Yesterday, after much delay, I finally watched The Social Network and it was fantastic. The level of focus exuded by Mark and his team demonstrated probably the single most important attribute to a company’s success: focus and drive. Ironically, it’s Facebook and other social media services that is driving the Attention Deficit Economy. Whereas the last decade brought us to an always-connected, always-on lifestyle, I would speculate that the next ten years will be focused on task management and prioritization – and unfortunately it’s a skill that I haven’t even begun to master.
In any case, most intriguing for me with The Social Network was the psychology of team dynamics. As many successful entrepreneurs will echo, starting companies with friends can be difficult. It’s hard to tell your friend that he isn’t performing, let alone negotiate salaries and equity. Although The Social Network is significant fiction, watching Eduarado’s situation unfold is something I’ve experienced personally (but that’s for another story).
I haven’t normally used this blog to tell tales of the past but in undergrad, I and 4 of my friends (roommates and top Computer Science students), skipped our summer internships to work together to build a company. The challenge as college students is that you know how to code but you don’t really know much of anything else. Today, there are enormous resources online that can help you navigate and understand the rest of what is involved in launching a successful startup but as an engineering student in 1999 (with little real work experience), you are totally oblivious. Mark, fortunately had Sean to help him navigate the business landscape, we had some advisors from a local San Luis Obispo incubator but unfortunately only a minimum amount of their attention. We were fortunate to also meet some other business luminaries having won the business plan competition with our idea but now I realize that business plan competitions are more of a game than reality (and just not how things work).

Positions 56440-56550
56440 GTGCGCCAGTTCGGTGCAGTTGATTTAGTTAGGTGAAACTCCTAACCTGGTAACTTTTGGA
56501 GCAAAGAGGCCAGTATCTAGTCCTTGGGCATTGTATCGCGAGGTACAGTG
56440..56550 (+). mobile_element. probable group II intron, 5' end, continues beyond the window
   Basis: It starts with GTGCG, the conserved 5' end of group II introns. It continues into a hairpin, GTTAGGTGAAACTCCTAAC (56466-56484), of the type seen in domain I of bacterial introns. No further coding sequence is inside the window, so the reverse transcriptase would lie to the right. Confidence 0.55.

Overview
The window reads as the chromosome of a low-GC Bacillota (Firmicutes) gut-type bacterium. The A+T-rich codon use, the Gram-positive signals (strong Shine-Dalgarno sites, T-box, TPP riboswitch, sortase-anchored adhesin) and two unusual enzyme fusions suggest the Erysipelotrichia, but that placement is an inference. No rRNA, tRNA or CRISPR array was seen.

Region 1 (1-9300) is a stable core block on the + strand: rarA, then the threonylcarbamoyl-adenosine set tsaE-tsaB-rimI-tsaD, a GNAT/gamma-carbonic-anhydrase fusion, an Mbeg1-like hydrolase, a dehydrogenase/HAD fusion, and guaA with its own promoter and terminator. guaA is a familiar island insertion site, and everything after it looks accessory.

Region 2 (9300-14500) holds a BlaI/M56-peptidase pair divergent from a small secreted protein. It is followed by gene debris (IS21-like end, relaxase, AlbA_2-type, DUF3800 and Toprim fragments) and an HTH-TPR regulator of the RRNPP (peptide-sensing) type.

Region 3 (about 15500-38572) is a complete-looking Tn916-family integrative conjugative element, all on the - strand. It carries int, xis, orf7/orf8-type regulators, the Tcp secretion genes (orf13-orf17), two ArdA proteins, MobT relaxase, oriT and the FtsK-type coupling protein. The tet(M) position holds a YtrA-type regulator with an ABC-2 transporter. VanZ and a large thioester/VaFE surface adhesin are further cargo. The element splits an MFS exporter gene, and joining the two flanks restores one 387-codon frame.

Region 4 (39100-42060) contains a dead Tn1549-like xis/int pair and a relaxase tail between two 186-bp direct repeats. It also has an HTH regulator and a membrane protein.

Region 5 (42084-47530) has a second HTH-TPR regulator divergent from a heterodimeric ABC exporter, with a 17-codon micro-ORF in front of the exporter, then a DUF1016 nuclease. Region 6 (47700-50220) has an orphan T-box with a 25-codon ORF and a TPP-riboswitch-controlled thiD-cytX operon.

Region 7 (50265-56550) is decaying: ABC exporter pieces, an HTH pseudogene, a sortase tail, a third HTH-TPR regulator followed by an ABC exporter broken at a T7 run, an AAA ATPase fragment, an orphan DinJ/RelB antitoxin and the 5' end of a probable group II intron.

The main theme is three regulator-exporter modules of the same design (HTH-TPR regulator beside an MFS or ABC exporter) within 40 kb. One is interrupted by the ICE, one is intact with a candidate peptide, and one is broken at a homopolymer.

In any case, that summer was a lesson in team dynamics that I will never forget. Working with friends is not easy and coupled with 20 year old egos, everything starts to break-down:
– Why is he working less than me?
– He has a part-time job?
– His coding sucks?
– He’s supposed to do the business stuff but what does he do?
And the list goes on – you quickly realize as you gain more experience that understanding team dynamics is key and not something you can learn from a book, you have to experience it. You also tame that ego which absolutely helps!
Long story short, we had built the industry’s first meta-file-sharing network, called Terazima (searches Napster, Scour, Gnutella) all at the same time but the team in-fighting and our lack of business acumen and resources caused us to fail (and of course the fear of the RIAA) – it is amazing how your confidence to push the legal boundaries grows as you understand how they work; knowing that you might go bankrupt as a student is quite scary…
Eventually, the company’s assets were acquired by a small San Luis Obispo startup called Vidomi but the lessons learned have been invaluable!